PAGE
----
morning, has brought to light the fact
that'the accident was a result of the
failure of the engineer on the freight
coming east to read the semaphore.
The trains were badly smashed up.
Chas. Wells, one of the men injur-
ed, died early Saturday morning at
St. Joseph's hospital. His death was
a result of burns. Fredick Blanch-
ard and Alva Rogers, though quite
badly shaken up and burned, are out
of danger. .
$1,143 THROWN INTO FLAG AT
FERRY FIELD YESTERDAY
The flag which was carried around
Feriy field yesterday at the game con-

GAME HARD FOUGHT DURING T
FIRST HALF OF THE
CONTEST
M. A. C. SCORES ONCE
BY FORWARD PASSIN4
Steketee's Kicking Gives oestme
Big Advantage Over
Farmers
For the fourth time this seas
Michigan met and defeated its opp
sition.
In a game that showed that it:
hard to find a team of the strengi
of the Wolverines, the Michigan Ai
gies, the old state rivals of the MaIs
and Blue, fell before Coach Yost
products to the tune of 21-6.
Promised to Be a Fight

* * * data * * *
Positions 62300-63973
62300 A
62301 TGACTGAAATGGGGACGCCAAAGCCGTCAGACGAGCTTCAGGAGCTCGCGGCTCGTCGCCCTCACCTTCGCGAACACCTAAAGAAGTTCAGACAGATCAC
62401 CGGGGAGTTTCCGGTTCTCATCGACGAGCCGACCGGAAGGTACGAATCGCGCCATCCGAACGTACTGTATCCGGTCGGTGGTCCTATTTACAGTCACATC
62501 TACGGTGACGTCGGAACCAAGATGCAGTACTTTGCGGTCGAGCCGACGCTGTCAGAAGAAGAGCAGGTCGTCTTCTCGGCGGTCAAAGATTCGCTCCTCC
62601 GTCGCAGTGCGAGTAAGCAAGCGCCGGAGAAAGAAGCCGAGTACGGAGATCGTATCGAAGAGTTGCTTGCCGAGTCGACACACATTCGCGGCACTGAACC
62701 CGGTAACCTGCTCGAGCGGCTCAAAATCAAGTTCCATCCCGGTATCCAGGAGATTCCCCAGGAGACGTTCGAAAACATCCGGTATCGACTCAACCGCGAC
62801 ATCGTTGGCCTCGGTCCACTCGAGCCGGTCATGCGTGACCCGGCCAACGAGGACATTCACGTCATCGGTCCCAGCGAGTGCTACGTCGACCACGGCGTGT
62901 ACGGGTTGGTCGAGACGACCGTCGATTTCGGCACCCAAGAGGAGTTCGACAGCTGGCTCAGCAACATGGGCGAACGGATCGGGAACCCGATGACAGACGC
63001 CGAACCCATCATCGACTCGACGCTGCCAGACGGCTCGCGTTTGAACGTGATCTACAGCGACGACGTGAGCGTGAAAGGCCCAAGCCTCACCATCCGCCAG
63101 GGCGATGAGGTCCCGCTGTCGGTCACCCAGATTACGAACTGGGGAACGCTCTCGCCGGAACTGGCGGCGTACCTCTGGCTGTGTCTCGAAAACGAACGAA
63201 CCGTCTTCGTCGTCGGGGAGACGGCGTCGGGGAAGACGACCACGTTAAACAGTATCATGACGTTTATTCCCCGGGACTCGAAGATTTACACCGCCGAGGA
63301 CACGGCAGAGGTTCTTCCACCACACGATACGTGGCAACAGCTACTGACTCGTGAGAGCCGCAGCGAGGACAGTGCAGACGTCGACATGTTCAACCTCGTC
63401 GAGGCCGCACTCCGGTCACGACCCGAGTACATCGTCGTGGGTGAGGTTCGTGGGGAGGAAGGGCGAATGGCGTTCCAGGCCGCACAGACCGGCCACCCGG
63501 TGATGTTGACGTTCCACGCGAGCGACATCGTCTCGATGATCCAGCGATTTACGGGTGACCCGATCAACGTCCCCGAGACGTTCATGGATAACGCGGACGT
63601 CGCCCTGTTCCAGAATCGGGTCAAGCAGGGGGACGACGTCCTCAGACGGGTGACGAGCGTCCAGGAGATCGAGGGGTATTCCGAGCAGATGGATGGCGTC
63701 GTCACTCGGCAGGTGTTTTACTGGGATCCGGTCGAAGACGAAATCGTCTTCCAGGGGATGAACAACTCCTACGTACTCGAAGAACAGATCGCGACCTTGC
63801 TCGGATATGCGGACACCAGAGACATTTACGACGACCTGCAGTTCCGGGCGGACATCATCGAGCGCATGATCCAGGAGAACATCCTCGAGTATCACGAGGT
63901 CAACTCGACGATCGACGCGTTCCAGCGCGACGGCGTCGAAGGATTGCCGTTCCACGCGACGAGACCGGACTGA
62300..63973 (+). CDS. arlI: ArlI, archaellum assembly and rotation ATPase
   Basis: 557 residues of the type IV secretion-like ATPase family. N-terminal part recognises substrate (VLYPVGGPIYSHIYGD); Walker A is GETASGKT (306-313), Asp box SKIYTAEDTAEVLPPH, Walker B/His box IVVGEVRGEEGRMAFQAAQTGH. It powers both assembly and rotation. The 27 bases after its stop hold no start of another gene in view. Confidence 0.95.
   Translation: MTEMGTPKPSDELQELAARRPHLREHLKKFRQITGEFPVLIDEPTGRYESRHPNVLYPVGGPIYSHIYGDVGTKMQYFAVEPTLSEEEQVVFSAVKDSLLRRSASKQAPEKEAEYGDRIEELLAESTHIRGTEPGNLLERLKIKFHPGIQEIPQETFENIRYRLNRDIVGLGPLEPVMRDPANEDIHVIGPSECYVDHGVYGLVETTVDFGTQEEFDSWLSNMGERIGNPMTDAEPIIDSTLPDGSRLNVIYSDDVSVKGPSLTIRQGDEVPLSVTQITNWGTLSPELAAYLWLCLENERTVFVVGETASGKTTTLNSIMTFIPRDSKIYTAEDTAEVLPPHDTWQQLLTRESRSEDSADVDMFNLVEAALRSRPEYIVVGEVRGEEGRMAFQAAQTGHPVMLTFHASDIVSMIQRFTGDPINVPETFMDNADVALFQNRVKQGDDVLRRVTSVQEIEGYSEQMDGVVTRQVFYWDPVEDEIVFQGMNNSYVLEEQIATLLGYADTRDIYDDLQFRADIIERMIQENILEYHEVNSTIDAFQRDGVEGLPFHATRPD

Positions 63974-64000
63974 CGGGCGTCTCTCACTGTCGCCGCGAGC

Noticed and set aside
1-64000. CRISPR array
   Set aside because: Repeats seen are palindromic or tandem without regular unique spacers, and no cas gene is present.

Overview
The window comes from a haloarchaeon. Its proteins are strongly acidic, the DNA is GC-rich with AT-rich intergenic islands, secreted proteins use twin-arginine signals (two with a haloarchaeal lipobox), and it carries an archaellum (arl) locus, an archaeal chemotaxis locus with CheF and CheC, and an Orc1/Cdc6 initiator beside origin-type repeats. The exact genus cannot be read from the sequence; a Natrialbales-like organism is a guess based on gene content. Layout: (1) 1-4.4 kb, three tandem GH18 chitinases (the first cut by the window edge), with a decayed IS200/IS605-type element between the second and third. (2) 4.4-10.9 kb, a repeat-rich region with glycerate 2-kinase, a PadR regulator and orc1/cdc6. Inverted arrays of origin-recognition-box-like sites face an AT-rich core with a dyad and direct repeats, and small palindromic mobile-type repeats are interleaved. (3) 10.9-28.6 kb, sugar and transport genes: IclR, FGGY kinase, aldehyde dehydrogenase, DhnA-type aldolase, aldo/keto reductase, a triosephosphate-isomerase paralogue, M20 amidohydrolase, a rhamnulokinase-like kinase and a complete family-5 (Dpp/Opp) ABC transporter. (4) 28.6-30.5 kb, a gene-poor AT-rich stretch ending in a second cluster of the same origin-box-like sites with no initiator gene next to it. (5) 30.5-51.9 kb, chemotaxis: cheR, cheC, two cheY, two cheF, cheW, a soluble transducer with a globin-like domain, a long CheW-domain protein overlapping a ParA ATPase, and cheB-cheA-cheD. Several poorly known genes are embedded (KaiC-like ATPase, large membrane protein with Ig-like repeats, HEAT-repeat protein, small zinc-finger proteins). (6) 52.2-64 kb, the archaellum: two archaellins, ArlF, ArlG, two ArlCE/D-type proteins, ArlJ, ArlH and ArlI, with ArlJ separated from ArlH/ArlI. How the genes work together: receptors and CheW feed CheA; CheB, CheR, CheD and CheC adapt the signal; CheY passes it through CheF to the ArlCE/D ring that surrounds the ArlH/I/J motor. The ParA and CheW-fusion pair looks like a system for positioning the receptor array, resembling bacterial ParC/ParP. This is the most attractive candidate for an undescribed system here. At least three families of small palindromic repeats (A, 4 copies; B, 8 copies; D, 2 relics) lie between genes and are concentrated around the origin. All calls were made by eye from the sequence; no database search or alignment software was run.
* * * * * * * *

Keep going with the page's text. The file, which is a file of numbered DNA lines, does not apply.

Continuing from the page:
What promised to be one of th
hardest fought games ever played o
Ferry field, turned into a runawe
for the Maize and Blue, in the se
ond quarte when they scored t'
touchdowns in rapid succession. La
-r, however, the game became mo
interesting when the farmer team"
sorted to aerial attack's, which ne
ted them thir only count
Toe work stood out prominently
the contest, with Steketee acting ft
Michigan, and Ackley doing the -woi
for the Aggies. The Michigan fres
man booted the ball for an avera
of over 55 yards, helping greatly t
wards gaining Michigan its points.
To Cohn, Knode and Goetz go tU
honiors for the three touchdown
while Steketee must be given Ut
credit for the other three points. F
lowing each touchdown, he booted ti
ball over the white bar.
Goetz' touchdown proved one of t
sensational plays of the game. N
satisfied with Playing a wonderful o
fensive and defensive game in t
line, he watched his opportunity, .a
picked up one of the Aggies' fur
bles, on their 20 yard line and rac
across the goal line for a touchdow
Jnode and Cohn Score
Knode and Cohn got their points 1
straight football. Assisted wonde
fully by the line men, they we
able to make long . gains, especial
through the right tackle of the visl
ors.
Vick, the first year center, had n
trouble at all in handling his end